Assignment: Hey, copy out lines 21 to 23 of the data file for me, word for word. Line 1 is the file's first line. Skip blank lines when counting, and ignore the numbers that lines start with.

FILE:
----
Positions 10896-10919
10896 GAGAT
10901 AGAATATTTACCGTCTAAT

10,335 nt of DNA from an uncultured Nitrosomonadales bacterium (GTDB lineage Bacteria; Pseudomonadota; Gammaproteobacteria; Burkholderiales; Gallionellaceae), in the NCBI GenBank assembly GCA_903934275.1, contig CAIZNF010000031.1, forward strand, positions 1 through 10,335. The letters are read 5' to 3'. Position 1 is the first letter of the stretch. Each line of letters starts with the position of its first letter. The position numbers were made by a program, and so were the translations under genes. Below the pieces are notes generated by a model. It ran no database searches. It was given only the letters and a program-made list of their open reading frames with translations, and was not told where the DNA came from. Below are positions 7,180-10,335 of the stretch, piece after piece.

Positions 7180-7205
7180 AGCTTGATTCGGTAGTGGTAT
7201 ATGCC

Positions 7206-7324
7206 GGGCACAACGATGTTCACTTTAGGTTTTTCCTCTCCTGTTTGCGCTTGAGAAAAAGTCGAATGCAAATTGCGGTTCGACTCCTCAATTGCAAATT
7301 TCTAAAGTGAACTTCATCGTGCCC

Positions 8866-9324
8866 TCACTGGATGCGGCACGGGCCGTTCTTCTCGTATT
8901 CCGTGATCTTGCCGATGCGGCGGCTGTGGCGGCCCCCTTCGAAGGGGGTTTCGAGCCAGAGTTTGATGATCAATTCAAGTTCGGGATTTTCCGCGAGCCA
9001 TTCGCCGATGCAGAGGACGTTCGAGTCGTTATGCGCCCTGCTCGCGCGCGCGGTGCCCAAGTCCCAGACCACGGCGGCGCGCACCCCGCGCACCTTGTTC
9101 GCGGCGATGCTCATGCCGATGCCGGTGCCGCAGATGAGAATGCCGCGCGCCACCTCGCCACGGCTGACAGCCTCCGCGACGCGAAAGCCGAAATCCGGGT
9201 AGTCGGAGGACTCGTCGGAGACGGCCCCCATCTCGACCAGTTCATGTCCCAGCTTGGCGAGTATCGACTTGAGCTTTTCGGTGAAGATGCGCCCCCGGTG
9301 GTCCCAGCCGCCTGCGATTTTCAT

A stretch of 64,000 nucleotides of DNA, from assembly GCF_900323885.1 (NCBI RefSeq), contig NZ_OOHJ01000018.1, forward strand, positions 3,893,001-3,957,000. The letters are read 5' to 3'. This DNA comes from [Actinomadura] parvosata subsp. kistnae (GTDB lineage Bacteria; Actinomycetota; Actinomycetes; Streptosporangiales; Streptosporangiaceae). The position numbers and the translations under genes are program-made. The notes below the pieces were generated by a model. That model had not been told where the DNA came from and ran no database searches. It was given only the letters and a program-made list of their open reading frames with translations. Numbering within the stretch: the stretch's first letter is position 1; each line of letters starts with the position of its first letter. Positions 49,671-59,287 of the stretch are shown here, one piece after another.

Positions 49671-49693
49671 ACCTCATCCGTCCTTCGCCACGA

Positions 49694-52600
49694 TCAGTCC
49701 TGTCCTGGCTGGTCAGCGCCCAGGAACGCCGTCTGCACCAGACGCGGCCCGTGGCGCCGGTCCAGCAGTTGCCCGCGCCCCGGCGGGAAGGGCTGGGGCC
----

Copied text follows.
Positions 49694-52600
49694 TCAGTCC
49701 TGTCCTGGCTGGTCAGCGCCCAGGAACGCCGTCTGCACCAGACGCGGCCCGTGGCGCCGGTCCAGCAGTTGCCCGCGCCCCGGCGGGAAGGGCTGGGGCC